“What kind of applications do we have in dentistry?” she asked.
To answer her own question, she showed a brief history of digital dentistry, starting with the first 3D printed part in 1983, moving on to DSM’s 3D printing resin in 1988, the beginning of aligner manufacturing in 1997 and medical modeling in 2000, and DSM’s dental materials passing USP VI in 2008. For 2020 and beyond, hopefully we’ll see the availability of direct aligner materials.
“I think there’s still a lot of data needed to show it’s good,” Janssen said about where the industry currently stands. “Reimbursement is difficult, we need this data to back it up.”
The topic of FDA clearance obviously came up a lot at AMS 2020. Janssen said that DSM has a resin that’s certified for use in dental bite guards, and a general purpose resin that isn’t certified but can be used to make FDA-cleared aligners.
“The end device needs the clearance,” she reminded the room.
She brought up how Materialise was the first company to receive FDA clearance for software about 3D printing anatomical models for diagnostic use. Materialise Mimics inPrint translates the data for the model to the 3D printer. Then, combined with a specific printer and material, it’s possible to fabricate “the model they actually want within a certain safety margin.”
“But, if you want to print medical models, just for patient communication, it does not need to be cleared, because it’s not a medical device,” she explained.
The slide above explains what makes a medical device controlled, i.e. needs clearance, while the below slide lists some very useful definitions, including biocompatibility and risk.
Janssen then brought up the “sometimes confusing standards,” such as ISO standards.
In terms of product classification, Class I is the least risky. But, the higher you go up in class, the more research is required to show that the 3D printable material won’t harm patients.
She said that the regulatory industry is changing to have more focus on software, with higher regulations for that software, because it “needs to be validated in combination with the material and equipment.” Additionally, there is more of a focus these days on understanding and managing risks, as well as reducing animal testing…always good news!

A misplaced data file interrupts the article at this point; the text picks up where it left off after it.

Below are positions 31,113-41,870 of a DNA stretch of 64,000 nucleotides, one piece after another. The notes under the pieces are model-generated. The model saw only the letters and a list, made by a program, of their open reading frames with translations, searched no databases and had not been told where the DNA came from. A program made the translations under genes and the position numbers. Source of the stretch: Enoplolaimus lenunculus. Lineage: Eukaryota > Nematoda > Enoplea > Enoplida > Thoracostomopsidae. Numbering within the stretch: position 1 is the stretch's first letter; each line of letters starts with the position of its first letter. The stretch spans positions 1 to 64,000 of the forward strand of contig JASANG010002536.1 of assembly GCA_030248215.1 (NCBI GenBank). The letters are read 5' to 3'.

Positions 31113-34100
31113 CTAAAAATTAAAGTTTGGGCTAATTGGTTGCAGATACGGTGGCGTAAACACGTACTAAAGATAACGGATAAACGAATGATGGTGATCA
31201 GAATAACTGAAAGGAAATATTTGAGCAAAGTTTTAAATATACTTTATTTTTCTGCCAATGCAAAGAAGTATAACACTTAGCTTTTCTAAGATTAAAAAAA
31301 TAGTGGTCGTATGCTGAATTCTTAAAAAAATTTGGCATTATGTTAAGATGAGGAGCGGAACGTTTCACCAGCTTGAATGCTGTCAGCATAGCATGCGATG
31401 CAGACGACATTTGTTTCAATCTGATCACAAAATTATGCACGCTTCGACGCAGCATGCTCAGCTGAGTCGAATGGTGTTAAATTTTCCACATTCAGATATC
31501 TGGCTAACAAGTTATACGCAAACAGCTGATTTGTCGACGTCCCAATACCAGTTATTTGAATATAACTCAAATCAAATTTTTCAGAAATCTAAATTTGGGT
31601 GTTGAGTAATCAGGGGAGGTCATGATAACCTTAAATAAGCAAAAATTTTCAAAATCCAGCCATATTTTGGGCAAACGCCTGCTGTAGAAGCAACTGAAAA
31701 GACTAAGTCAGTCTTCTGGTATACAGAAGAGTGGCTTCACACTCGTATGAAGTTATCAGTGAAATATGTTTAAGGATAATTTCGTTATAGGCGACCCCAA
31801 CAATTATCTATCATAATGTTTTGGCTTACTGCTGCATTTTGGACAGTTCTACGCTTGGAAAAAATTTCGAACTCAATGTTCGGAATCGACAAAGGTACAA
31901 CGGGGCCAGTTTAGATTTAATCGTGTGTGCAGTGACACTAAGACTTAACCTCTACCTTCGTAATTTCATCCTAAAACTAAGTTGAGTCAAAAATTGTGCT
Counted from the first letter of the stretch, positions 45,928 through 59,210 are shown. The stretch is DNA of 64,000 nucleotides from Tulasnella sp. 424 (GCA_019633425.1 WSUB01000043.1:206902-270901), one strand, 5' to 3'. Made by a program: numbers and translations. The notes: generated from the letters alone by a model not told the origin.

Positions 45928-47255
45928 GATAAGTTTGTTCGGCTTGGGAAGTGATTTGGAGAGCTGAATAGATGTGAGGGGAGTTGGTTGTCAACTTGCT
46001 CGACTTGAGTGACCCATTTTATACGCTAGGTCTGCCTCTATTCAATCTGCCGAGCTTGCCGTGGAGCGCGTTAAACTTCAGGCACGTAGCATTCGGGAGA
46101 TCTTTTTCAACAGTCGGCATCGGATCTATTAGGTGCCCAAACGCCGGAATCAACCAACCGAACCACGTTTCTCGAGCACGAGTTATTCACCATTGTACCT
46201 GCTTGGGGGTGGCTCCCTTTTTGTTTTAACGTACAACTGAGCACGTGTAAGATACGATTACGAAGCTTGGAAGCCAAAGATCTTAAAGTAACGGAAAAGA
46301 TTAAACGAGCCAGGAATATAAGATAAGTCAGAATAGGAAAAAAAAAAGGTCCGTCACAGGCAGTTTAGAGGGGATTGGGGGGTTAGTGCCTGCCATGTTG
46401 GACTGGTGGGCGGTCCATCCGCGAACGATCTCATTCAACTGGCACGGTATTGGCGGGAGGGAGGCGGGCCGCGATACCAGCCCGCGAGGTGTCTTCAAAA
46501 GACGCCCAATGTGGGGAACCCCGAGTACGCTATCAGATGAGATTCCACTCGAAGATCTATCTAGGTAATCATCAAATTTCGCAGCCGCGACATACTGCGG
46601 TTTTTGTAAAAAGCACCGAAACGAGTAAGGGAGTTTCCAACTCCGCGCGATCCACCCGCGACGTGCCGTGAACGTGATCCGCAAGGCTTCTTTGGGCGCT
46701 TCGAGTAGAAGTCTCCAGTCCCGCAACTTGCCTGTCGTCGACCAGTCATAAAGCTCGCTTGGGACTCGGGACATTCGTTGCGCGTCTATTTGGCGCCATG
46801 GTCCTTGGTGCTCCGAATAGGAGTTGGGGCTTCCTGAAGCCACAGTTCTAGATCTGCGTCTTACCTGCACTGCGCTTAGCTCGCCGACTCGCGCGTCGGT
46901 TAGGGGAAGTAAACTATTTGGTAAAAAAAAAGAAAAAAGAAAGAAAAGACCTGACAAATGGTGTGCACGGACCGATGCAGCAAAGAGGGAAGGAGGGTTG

When choosing the proper filaments for your workflow, you should start by working with the dentist on treatment planning. Then, once the patient’s mouth has been scanned, you can create the design in the software. Then the build has to be prepared, which takes some patience and precision – you need to enter the optimal print parameters, and add supports if they’re needed. Then, after the print is complete, it needs to be removed from the bed, supports (if there are any) need to be taken off, and there may even be grinding and painting involved before the final quality check.
“Many process variables can impact the safety of the final end product,” Janssen noted. “So you need to understand the effect the material can have on patients.”
Finally, there are also plenty of steps to follow to ensure material safety in development, so it’s important to follow the instructions your supplier gives you.
Then it was time for some questions. One attendee asked why dentists aren’t all adopting AM, since some products, like mouthguards, look pretty easy to make in the back office.
“This may look easy, but it’s actually not,” Janssen explained.
She went on to say that the product or device may not always “come out right the first time.” There are a lot of parameters to look at, and potentially tweak, in order to achieve the desired result. A lot of people can get frustrated if it doesn’t work right the first time.
“What we’re doing now – if you bring your design to us, we’ll do the tweaking for you, as our software has all of the maximum and minimum numbers needed for parameters,” she said.
3D printing thought leader and author John Hornick offered his take on the question, as he has some experience with the matter. He explained that most dental offices are private, though many dentists are consolidating their practices into larger ones, “and their appetite for spending money on these machines may go up.” But, SmarTech doesn’t think the average dentist will spend that much for larger, more expensive 3D printers. That’s why some companies, like Arfona, are working on simpler material extrusion systems.
Another attendee said that it seems like 3D printing companies are just throwing technology at various markets and praying that it sticks. Dentists want to be dentists, and not spend their time dealing with issues like print parameters and melted filament.
“We, as technology providers, need to raise our game and make this work for these people,” Janssen stated.
I think that’s a great note on which to end my AMS 2020 coverage – we, the AM technology providers, need to show the rest of the world how 3D printing can work for their industries.
We hope to see you next winter for Additive Manufacturing Strategies 2021!